(Living The Spirit: A Gay American Indian Anthology. Compiled by Gay American Indians, Will Roscoe Co-ordinating Editor. New York: St. Martin's Press, 1988.)
My actual work has been going more slowly than I'd hoped this week, for a variety of reasons, so I only have time to do a few quick words about this book. It is a compilation of essays about the past and the present, stories, poetry, and visual art. Most of the contributors come from nations whose territory is now considered part of the United States, but there are a few from farther north, including a couple of great short stories by Beth Brant of Bay of Quinte, whom I'd heard of before.
I had gotten a hint before of the ways in which sexual and gender regulation were vastly different (in diverse ways) in pre-contact Aboriginal societies than in European traditions. This book also feels like it is just a start at unearthing those realities, but it is important because it is the voices of gay and lesbian Aboriginal people themselves.
Before colonization, a number of Aboriginal nations had traditions in which people could embrace the dress and work of the other gender and thereby be considered either that gender or a third or fourth gender. In this book, the French word "berdache" was used as a general term to describe men who engaged in these practices. There was also acceptance, in many nations, of some kinds of same-gender and same-sex sexuality, sometimes connected with changes in gender identification and sometimes not. People who went down these paths were sometimes looked down upon, sometimes just accepted, and sometimes regarded as sacred.
The scope of the tragedy of colonization -- the completeness of the destruction of ways of living -- hit home for me again not only through the text but also from the photographs of the last few known men who had lived as berdaches in traditional ways. I was struck by the different ways there could be of reading the content of those images. Some people would probably take them as markers for exoticness, yet another ounce of racist weight added to the so-called evidence that Aboriginal people were/are "different" and "weird" and "other." Some fundamentalists probably would even take them as evidence that Christianizing and colonization were for the best, if traditional cultures allowed for that sort of shenanigans.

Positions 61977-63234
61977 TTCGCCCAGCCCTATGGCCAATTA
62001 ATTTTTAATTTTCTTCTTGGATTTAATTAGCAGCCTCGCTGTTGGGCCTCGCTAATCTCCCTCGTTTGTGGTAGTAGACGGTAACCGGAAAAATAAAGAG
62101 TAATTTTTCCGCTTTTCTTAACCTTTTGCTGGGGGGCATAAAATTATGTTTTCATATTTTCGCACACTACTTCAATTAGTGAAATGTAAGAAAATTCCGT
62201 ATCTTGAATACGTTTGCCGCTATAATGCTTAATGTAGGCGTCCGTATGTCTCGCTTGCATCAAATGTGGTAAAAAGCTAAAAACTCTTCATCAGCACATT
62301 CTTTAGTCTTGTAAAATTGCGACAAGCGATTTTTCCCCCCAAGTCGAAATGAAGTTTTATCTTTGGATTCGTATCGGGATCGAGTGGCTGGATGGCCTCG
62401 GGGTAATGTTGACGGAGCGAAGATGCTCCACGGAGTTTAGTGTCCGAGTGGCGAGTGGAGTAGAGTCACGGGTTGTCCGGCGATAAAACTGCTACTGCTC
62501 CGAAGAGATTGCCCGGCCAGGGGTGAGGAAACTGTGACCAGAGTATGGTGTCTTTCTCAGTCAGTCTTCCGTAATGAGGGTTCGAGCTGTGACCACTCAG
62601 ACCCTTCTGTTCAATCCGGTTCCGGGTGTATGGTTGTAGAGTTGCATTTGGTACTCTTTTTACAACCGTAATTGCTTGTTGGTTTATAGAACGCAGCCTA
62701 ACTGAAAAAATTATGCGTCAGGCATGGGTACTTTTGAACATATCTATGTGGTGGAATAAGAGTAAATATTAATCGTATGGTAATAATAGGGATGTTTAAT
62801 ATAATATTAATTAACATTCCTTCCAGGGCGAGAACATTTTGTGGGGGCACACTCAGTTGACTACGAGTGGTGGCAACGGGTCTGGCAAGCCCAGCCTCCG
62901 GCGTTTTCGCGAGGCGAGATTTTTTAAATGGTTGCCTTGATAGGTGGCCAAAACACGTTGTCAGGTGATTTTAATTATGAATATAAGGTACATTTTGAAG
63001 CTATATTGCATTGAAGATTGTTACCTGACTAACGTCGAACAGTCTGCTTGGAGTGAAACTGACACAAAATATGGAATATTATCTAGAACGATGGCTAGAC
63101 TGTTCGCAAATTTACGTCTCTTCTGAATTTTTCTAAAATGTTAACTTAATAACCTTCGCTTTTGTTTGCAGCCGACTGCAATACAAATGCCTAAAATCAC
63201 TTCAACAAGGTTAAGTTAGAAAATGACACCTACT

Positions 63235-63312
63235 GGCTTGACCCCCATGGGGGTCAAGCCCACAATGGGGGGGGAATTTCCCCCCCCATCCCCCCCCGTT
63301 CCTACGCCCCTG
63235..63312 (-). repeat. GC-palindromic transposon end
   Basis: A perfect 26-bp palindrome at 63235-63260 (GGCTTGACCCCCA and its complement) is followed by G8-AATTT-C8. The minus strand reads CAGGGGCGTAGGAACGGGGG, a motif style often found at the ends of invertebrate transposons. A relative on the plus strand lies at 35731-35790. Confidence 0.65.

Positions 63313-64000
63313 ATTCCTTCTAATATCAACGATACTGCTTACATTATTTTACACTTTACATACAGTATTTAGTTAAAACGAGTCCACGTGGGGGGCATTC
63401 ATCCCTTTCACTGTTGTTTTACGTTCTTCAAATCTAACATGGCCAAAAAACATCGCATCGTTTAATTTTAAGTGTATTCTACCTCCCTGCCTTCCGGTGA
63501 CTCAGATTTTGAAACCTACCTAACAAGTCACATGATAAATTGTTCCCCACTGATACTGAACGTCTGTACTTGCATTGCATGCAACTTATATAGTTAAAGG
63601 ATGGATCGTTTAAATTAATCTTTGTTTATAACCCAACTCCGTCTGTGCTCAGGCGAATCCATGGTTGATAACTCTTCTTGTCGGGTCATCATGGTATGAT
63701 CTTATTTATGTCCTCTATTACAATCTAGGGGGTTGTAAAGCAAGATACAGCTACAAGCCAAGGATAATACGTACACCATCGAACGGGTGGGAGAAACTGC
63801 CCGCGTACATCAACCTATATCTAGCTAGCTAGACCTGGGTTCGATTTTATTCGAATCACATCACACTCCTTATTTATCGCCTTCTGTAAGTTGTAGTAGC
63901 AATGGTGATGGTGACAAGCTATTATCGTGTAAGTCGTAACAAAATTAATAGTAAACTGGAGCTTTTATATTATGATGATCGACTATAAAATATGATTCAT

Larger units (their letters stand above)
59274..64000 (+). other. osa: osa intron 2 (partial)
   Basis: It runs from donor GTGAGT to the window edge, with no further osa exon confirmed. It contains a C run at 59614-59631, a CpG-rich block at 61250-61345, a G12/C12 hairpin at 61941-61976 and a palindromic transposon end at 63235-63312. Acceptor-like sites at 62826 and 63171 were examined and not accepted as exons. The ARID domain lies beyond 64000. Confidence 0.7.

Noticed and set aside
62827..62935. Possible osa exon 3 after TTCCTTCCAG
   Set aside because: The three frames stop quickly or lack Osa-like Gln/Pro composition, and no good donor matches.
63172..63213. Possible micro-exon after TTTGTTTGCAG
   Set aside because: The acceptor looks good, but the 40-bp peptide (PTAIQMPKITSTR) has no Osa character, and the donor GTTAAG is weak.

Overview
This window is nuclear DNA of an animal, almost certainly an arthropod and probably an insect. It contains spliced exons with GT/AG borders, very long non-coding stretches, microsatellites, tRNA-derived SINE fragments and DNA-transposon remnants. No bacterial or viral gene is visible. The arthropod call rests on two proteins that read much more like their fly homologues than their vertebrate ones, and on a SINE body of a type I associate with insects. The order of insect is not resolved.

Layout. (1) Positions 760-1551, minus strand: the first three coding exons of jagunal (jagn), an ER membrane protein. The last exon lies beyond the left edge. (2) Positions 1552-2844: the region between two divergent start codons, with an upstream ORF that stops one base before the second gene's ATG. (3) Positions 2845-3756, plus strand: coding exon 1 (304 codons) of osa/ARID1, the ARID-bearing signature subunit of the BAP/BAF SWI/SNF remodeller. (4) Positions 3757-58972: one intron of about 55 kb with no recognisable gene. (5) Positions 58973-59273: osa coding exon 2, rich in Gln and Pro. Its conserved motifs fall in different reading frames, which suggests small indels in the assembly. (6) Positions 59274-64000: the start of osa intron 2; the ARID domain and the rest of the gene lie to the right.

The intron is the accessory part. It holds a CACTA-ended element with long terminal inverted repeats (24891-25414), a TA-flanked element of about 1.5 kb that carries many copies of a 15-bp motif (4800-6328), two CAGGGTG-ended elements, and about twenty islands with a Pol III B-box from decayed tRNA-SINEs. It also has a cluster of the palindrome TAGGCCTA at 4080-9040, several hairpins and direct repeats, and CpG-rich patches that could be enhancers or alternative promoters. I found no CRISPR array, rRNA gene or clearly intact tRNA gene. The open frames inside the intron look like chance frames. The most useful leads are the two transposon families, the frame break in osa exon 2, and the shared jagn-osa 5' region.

But really these are just photos of ordinary people who found a way to live who they were, and one note of the symphony of tragedy that is North America's genocide is that the niches in which they could exist never had the chance to evolve peacefully -- they were cut short, and now folks like those who contributed to this book are having to reinvent from scratch, more often than not, ways to be queer and Aboriginal in North America.
It's worth a read.
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